3 Biggest Neglected Investments You Haven’t Made

abandoned car and building in the desert

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You invest, or at least you want to, or you wouldn’t be reading this now.

But have you stopped to consider the investing mistakes you’re making?  You know, the neglected investments, the ones you’ve either forgotten about, or the ones you should be forgetting about?

As a new father in a growing family, I know how easy it is to get distracted by the crisis du jour, or the new shiny toy – be it the latest stock, the latest side hustle, or the latest investing strategy.

It’s important to get back to the basics and invest in what gives you the best return on investment.

In a word: you

Neglected Investment #1: Invest In Your Skills

How long has it been since you’ve done something to push the boundaries of your abilities?

It doesn’t have to be school.  Try a MOOC or other online course from Stanford Online or other institute.

Have you picked up a project at work – one that stretches your idea of what you’re able to accomplish?

Hit Youtube, and pick a topic you’ve always wanted to learn about.  BookbindingLlama herding?  Starting a blog?  Anything you can think of, someone has created a training video on it.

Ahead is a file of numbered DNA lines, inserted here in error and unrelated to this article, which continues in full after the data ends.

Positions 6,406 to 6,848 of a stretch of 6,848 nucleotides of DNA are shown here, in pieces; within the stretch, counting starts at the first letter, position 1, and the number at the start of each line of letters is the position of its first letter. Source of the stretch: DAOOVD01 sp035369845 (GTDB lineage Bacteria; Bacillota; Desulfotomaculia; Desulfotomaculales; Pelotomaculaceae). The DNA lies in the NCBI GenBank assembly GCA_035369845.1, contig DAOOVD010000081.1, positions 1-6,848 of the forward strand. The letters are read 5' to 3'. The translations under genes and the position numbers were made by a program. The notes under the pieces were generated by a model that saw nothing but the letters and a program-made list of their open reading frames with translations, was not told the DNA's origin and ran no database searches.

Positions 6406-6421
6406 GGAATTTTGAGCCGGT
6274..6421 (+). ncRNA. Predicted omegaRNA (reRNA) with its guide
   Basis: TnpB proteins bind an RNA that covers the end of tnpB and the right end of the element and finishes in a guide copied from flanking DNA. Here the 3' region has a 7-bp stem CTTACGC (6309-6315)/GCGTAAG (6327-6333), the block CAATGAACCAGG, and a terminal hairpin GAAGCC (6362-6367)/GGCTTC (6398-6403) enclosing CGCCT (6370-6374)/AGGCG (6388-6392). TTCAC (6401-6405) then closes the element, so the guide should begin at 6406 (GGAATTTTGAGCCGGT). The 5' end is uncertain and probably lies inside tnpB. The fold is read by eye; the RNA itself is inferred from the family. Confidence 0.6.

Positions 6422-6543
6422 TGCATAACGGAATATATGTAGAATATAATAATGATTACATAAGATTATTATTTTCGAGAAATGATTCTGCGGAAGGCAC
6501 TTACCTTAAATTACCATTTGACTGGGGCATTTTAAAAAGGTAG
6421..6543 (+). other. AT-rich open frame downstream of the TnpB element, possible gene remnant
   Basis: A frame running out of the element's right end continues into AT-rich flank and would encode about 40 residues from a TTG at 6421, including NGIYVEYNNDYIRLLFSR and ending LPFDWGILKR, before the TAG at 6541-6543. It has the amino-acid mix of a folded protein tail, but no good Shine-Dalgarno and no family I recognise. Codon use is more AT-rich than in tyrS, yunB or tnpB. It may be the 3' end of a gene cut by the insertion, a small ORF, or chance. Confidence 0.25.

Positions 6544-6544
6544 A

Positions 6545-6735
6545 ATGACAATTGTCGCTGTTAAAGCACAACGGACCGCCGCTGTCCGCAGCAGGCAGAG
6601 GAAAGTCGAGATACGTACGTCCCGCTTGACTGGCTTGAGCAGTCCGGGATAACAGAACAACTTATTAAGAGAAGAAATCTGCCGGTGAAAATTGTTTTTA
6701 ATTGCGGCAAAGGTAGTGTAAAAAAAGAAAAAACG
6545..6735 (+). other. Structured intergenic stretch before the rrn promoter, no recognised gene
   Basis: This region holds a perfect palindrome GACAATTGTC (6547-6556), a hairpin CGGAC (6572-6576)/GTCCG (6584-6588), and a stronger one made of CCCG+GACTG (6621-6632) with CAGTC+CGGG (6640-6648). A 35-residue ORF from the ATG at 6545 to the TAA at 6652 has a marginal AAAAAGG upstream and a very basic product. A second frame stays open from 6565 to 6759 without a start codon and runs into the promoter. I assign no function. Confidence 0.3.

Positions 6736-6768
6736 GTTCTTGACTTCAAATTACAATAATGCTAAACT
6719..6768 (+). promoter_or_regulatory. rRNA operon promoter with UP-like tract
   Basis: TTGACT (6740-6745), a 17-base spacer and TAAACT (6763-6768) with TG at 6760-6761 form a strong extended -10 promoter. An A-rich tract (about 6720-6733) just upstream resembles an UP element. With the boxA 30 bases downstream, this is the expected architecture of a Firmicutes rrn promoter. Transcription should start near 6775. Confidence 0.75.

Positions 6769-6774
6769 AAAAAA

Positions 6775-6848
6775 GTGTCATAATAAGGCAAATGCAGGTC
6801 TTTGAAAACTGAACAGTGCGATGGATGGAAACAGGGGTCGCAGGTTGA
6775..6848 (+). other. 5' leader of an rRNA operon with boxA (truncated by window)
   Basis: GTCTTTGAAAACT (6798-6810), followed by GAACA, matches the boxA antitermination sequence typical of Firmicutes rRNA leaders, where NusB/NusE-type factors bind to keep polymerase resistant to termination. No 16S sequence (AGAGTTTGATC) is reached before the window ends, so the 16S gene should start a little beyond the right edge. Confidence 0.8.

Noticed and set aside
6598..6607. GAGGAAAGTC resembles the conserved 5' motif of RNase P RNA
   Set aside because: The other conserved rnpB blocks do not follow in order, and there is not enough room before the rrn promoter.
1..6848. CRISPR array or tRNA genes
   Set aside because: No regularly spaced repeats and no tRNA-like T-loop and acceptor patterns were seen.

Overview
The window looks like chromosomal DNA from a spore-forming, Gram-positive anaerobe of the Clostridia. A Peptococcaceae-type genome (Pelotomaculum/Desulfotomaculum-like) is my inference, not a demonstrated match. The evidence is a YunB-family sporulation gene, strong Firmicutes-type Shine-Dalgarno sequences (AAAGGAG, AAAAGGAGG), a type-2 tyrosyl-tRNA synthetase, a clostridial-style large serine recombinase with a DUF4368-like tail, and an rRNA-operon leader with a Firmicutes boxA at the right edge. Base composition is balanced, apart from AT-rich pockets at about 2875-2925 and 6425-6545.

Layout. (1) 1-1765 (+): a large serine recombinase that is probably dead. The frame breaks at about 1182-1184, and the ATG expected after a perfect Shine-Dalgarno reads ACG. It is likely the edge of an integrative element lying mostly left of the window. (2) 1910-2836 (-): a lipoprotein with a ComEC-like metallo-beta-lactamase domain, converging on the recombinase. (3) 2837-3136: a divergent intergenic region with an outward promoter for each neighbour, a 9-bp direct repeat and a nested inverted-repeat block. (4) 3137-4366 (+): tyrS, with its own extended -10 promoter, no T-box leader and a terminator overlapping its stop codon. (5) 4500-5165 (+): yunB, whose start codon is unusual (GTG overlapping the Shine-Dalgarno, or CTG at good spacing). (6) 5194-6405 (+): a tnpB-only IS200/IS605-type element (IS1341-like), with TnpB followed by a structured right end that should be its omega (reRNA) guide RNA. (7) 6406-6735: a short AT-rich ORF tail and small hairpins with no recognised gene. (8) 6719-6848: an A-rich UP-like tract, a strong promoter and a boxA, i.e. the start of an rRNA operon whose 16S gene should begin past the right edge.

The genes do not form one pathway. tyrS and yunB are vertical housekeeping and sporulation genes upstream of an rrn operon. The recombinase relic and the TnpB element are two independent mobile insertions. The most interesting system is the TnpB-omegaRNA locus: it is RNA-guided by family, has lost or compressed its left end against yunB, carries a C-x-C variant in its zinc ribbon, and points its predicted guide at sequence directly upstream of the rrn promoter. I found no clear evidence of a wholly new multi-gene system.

Find it, watch it, and most importantly, act on it!

And don’t think it has to be related to money.  Any investment in yourself will pay off with benefits in all aspects of your life, in the long run.

The most important step is the first one.  Get started.

Neglected Investment #2: Invest In Your Time

Time is the one thing you never get more of, at least not until life extension therapy becomes a reality.  So until the future is now, invest in your time – namely time saving methods, devices, and practices to make sure you’re investing your time where it’s most effective.


Hate doing laundry?  Mowing the lawn?  Cleaning the bathroom?

Everyone has chores.  Some you love, some you tolerate, some you absolutely hate.

Hire someone to help you with the work you don’t want to do, so you can focus your time on the work that is most important.  What’s important is specific to you.  But whatever it is, it’s what makes the best use of your time to optimize for what matters most to you – possibly it makes you more money, or improves your efficiency, or gives you the time to spend with your family.

You know what you can afford financially.  So make sure you’re making a conscious choice about where you spend your time, and focusing it on what moves the needle.

Whatever you do, avoid doing work just to be doing work, or just to be busy, or because it has to be done.

Whenever you find yourself doing something you don’t like, take a step back and make sure it’s the best use of your time.

Manage Your Tasks

Do you find yourself forgetting to do things?  Maybe you have so much to do, you can’t keep track of it all?

Make sure you have a system for tracking your tasks.

For the longest time, I used a Franklin Covey paper planner.  When I made the transition to a mobile device (anyone remember the Palm Pilot?) I tried their software.  In a word, atrocious – buggy and frustrating.  Especially frustrating to me personally since I’m in the software business.